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Demographics

Region

region

The Nor-Cal EMS region encompasses an area of over 16,000 square miles with a permanent population in excess of 107,000.

Nor-Cal EMS Region Information

Located within the Nor-Cal EMS region are eight base and/or receiving hospitals. Field delivery of emergency medical services is provided by 15 ambulance services and numerous first responder agencies staffed by nearly 700 certified personnel.

The scarcity of advanced life support (ALS) services contributes to the region's dependency on first responder agencies.


The Counties

Nor-Cal EMS currently contracts with the 5 counties of Lassen, Modoc, Plumas, Sierra, and Trinity to conduct specific Division 2.5, Health and Safety Code "Local EMS Agency" responsibilities.

Lassen County Lassen

Lassen County is an outdoor paradise, where the beautiful Sierra Nevada and Cascade mountains meet the desert of the Great Basin. Because of the unique terrain, theres something here for everyone. The climate is nearly ideal: generally dry, warm days and cool nights, with an average summer high of 89 degrees and daytime temperatures in the 40s during the winter months.

The Lassen County Administration Department is responsible for compilation, preparation, recommendation and presentation to the Board of Supervisors of the County Preliminary and Final Budgets on a yearly basis. The Department provides administrative assistance to the Board of Supervisors. The Department develops and implements the County's Purchasing Program and Policy by providing training, guidance and support to County Departments in their purchasing needs. In addition, the Department oversees the County's Information Services Department in conjunction with the Information Services Manager to include budget development, hardware, software and equipment maintenance standards and development of policies for computer and internet use.

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Modoc County Modoc

Modoc County is a county located in the far northeast corner of the U.S. state of California, bounded by the state of Oregon to the north and the state of Nevada to the east. As of the 2010 census, its population was 9,686, up from 9,449 at the 2000 census. The current county seat is Alturas, the county's only incorporated city. Previous county seats include Lake City and Centerville; the latter is now a ghost town. The county's official slogans include, "The last best place," and "Where the West still lives."

The Board of Supervisors is the governing body of the County and a number of special districts. Within the limits of state law, the Board is empowered to adopt ordinances, establish programs, levy taxes, appropriate funds, appoint certain officials, and zone property in the unincorporated area. In addition, members of the Board represent the County on numerous intergovernmental bodies. Board members, in partnership with County staff, work to ensure the services and programs essential to the prosperity of Modoc County continue to be delivered.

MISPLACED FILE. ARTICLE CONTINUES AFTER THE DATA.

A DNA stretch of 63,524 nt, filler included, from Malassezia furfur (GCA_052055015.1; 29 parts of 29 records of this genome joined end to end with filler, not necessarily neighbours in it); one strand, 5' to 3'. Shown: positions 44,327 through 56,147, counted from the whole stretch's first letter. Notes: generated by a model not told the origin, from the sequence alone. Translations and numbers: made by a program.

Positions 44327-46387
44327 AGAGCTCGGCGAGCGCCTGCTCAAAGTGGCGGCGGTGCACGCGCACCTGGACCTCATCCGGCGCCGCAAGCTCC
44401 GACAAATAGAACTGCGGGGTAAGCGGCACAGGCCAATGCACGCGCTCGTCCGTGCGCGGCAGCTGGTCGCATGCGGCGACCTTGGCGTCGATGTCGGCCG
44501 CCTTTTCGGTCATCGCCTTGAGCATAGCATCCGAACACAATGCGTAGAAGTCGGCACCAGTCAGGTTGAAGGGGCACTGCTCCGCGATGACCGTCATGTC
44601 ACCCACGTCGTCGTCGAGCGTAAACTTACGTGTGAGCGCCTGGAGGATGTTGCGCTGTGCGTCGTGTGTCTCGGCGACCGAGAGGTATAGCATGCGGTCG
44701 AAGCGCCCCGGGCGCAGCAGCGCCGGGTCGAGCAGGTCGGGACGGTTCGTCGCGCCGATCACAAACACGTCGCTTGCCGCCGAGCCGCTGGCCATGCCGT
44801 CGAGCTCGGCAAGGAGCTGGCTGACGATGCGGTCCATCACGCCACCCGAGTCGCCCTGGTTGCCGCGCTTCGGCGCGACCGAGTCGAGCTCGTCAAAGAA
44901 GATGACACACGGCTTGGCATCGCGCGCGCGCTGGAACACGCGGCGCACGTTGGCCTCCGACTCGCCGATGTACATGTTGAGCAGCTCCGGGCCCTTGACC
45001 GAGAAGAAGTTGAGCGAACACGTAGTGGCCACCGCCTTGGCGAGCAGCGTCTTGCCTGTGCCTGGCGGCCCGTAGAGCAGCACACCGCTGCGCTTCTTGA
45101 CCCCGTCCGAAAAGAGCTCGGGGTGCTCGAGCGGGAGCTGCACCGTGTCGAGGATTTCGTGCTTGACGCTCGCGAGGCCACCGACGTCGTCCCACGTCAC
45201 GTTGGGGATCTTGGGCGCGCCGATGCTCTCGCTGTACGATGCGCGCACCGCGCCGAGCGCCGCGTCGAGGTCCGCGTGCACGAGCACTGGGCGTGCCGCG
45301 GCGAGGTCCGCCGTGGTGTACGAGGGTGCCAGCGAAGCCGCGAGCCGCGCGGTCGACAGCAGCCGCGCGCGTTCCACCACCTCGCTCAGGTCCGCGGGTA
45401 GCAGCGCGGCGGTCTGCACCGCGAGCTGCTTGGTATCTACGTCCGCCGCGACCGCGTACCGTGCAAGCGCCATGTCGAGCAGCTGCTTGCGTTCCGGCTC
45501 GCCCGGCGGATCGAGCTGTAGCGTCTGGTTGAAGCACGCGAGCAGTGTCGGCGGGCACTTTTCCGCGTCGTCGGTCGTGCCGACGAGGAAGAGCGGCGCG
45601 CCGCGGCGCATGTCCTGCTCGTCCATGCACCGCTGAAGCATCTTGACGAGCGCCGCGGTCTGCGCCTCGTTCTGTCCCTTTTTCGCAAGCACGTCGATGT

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Plumas County Plumas

Plumas County is located near the northeast corner of California, up where the Sierra and the Cascade mountains meet. The Feather River, with its several forks, flows through the county. Quincy, the unincorporated county seat, is about 80 miles northeast from Oroville, California, and about 85 miles from Lake Tahoe and Reno, Nevada. State highways 70 and 89 traverse the county.

Plumas County's mission is to provide local public service to enhance communities and the lives of our citizens. The mission of the County Administrative Office is to ensure the delivery of quality county services in a cost-effective manner in accordance with the vision and policies outlined by the Board of Supervisors and its constituents.

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Sierra County Sierra

Sierra County, population 3,240, is located in the heart of the northern section of the Sierra Nevada on Highway 49. Nine hundred fifty nine square miles of unparalleled beauty, heavily forested canyons, the largest alpine valley in North America, wild rivers, unspoiled mountain lakes and streams, charming gold rush towns and century old ranching and logging communities.

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Trinity County Trinity

Located in the lower reaches of the Cascade Range in California, midway between Redding in Shasta County and the Northern Redwood Coast, Trinity County encompasses approximately 3,200 square miles of Granite Peakalpine grandeur. Roughly the size of Vermont, though if flattened out, the County would cover an area about the size of Texas. Tucked away among fir and pine forested slopes, wildflowers in season cloak remote dells with splashes of brilliant color. Clear, tumbling waters from tarns and snow packs high up under towering peaks course down through rock walled canyons. The Trinity River Scenic Byway traverses the County alongside State Route 299.

Trinity County mission statement: Trinity County government shall serve the public with integrity in an effective and efficient manner in order to create and sustain a safe, healthy, and productive environment.

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